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What you must know about Munawar Faruqui

By JYOTI PUNWANI
February 08, 2021 11:13 IST
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He may have been in the news for all the wrong reasons but the greater irony is that Muslim stand-up comic Munawar Faruqui's best jokes ridicule Muslims, and are wolfed down by Muslims, who form the majority of his 177,000 Instagram followers, notes Jyoti Punwani.

IMAGE: Stand-up comedian Munawar Faruqui. Photograph: Munawar Faruqui/Instagram
 

The Supreme Court's decision to grant bail to Munawar Faruqui has angered some.

'A Muslim who made fun of Hindu deities' didn't deserve bail, some posted on social media, while some others have expressed the hope that Faruqui's 36-day stint in jail will have 'taught him a lesson never to mock Hindu deities again.'

Leave aside the fact that even the police admitted there was no evidence that Faruqui made fun of Hindu deities at the show for which he was arrested.

The greater irony is that this Muslim stand-up comic's best jokes ridicule Muslims, and are wolfed down by Muslims, who form the majority of his 177,000 Instagram followers.

During Ramzan last year, forced to stay home because of the lockdown, Faruqui created the character 'Razzak Bhai' and posted brief comic videos on Instagram about Roza with Razzak Bhai.

These posts showed Razzak Bhai sleeping most of the day, fantasising about street food rendered inaccessible by the lockdown, quarreling with neighbours who disturbed his sleep, and chatting with ex-girlfriends at night. He spoke Bambaiya Hindi, and was a "typical tapori Muslim", to quote fellow stand-up comic Saad Shaikh.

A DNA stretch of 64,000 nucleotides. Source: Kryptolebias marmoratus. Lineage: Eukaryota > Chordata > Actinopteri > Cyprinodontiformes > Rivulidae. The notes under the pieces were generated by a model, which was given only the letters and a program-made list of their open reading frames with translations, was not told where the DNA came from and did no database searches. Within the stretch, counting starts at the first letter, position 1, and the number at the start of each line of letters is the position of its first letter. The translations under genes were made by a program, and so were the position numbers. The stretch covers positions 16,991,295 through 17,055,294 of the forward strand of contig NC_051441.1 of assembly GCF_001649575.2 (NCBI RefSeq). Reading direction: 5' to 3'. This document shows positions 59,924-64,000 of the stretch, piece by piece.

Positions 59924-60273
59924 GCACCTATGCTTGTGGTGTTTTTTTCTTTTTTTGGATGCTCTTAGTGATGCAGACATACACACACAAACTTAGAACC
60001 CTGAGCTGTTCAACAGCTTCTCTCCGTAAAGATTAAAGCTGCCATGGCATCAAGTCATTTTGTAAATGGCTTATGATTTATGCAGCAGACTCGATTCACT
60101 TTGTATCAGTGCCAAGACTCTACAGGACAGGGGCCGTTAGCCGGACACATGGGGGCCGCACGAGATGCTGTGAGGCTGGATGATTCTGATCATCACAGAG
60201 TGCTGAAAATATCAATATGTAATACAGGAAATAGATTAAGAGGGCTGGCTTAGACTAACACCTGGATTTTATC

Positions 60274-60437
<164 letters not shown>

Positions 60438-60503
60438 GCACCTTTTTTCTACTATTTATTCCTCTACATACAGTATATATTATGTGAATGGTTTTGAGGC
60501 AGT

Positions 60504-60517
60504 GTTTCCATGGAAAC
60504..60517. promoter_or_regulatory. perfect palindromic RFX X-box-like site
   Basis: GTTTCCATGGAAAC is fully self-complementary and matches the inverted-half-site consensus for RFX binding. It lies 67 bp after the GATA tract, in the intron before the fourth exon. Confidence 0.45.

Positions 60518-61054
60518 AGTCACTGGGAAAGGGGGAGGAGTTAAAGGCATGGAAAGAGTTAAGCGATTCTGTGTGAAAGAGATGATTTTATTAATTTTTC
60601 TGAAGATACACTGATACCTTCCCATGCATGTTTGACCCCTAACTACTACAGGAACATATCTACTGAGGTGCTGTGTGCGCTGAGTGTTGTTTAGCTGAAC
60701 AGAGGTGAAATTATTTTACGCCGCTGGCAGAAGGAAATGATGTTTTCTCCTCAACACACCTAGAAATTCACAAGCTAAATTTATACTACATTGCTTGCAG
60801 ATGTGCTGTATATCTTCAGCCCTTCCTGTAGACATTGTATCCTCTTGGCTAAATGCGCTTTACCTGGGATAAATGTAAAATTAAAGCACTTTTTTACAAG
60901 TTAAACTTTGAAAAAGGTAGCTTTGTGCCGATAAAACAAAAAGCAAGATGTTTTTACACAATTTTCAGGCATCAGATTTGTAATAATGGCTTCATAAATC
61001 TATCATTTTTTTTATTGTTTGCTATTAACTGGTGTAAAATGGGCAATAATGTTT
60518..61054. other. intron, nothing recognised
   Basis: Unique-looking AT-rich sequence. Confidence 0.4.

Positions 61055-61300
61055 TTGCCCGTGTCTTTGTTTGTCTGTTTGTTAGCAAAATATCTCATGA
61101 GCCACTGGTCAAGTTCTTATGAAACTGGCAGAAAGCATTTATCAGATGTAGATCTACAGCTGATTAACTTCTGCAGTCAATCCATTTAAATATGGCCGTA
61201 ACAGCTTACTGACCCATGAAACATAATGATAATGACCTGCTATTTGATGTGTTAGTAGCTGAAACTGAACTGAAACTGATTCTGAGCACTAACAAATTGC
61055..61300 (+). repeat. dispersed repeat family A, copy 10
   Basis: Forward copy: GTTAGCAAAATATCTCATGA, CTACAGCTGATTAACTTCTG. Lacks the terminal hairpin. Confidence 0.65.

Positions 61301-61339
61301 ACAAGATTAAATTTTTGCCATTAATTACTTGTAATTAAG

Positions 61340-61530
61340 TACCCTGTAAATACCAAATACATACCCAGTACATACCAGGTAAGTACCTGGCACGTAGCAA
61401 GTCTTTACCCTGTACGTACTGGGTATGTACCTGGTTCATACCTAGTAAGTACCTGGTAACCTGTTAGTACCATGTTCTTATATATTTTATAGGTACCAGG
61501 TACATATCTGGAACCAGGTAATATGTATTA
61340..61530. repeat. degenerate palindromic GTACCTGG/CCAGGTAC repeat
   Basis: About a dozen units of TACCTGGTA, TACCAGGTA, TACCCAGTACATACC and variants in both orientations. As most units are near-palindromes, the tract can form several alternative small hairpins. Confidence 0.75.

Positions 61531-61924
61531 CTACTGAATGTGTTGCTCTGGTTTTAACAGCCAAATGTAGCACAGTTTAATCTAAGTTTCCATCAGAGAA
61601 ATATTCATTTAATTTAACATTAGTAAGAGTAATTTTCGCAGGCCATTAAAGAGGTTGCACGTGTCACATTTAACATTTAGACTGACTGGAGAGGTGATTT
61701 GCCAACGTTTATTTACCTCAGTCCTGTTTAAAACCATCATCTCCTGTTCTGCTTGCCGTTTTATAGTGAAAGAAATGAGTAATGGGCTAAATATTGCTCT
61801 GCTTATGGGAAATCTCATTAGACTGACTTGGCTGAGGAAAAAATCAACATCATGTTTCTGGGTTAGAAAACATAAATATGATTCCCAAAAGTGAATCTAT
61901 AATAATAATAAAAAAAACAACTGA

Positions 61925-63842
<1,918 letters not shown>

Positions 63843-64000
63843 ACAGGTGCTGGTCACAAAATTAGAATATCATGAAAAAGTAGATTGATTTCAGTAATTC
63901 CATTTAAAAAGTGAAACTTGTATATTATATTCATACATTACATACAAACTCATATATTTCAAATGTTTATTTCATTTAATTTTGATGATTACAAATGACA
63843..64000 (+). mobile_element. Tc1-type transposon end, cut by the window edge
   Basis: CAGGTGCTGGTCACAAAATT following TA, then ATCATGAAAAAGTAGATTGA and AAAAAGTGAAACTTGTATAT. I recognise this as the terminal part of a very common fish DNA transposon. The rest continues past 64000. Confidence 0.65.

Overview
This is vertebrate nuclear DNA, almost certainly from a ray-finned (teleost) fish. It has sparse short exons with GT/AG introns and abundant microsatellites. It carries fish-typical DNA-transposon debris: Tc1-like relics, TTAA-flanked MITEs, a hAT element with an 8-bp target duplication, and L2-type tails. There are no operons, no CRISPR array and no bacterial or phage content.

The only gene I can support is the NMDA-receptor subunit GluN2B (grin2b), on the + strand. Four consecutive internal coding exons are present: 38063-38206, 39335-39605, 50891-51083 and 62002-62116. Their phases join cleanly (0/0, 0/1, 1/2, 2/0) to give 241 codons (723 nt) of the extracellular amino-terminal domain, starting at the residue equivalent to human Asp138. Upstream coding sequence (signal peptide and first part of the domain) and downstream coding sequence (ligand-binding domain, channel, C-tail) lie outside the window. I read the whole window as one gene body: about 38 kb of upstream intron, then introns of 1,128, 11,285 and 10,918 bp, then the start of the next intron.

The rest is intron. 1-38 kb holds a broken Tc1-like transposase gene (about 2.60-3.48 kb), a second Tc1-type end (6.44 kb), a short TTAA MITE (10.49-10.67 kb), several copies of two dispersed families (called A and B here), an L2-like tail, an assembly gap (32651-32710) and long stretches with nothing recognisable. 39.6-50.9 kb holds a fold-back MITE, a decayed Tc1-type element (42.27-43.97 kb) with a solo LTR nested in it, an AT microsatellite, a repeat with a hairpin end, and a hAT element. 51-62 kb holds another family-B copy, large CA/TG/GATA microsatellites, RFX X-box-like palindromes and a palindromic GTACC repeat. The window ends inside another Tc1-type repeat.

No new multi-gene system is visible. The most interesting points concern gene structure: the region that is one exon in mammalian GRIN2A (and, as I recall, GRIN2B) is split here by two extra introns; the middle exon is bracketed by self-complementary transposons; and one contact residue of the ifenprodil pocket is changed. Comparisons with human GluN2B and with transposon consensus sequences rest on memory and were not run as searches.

In Faruqui's video Dawood, Yamraaj & Aurat, the joke's on the typical Muslim biker known for his disregard for traffic rules, and his thin burqa-clad girlfriend who clings to him so tight on his bike that she leaves enough space behind her for an extra seat, 'like an invitation for a second wife'.

The video, which also makes fun of the popular perceptions about Mumbai's old Muslim quarter Dongri, has received more than four million views on YouTube.

Non-Muslims in India don't often hear their Muslim friends crack jokes about their own community.

It's not as if Muslims don't laugh at themselves. Ghalib is probably the best known poet who mocked the hypocrisies of his own faith. Pakistanis have a long tradition of self-mockery; their jokes about maulanas have been famous for decades.

The confidence to ridicule one's own community in front of others can only spring from a sense of security and self-confidence.

Ghalib belonged to the last phase of the Mughal empire, aeons away from the post-Partition era wherein Muslims have been, by and large, a besieged minority.

Watching Faruqui's shows, you realise that this audacious self-confidence which was the privilege of the majority community, is now a hallmark of young urban Muslims.

IMAGE: Stand-up comic Saad Shaikh. Photograph: Kind courtesy Saad Shaikh

Saad Shaikh points to the humour on 'Muslim Twitter', and to Facebook pages run by Muslims that thrive on jokes about Muslims.

He and Faruqui began performing at the same time, in 2018.

"At that first show, both of us were the only Muslims in the hall," recalls Shaikh. "We were joking about everyday things that we encountered, trying to break stereotypes about Muslims, to show that we are no different from anyone else. The audience loved it."

Faruqui's many jokes on living in Dongri have also been aimed at breaking the stereotype about the area being a "mini-Pakistan". "That's how my Hindu friend described it to me," says Shaikh wryly.

"Munawar talks about mundane Muslim life in Dongri, boys wanting to patao girls, to look handsome -- exactly what happens in every locality," he adds.

Says Delhi-based journalism student and Munawar Faruqui fan Kalim Ahmed, "You can find several Muslim comedians, but there's a key difference -- Munawar is one who actively asserts his identity. He is someone people relate to because he's a practising Muslim."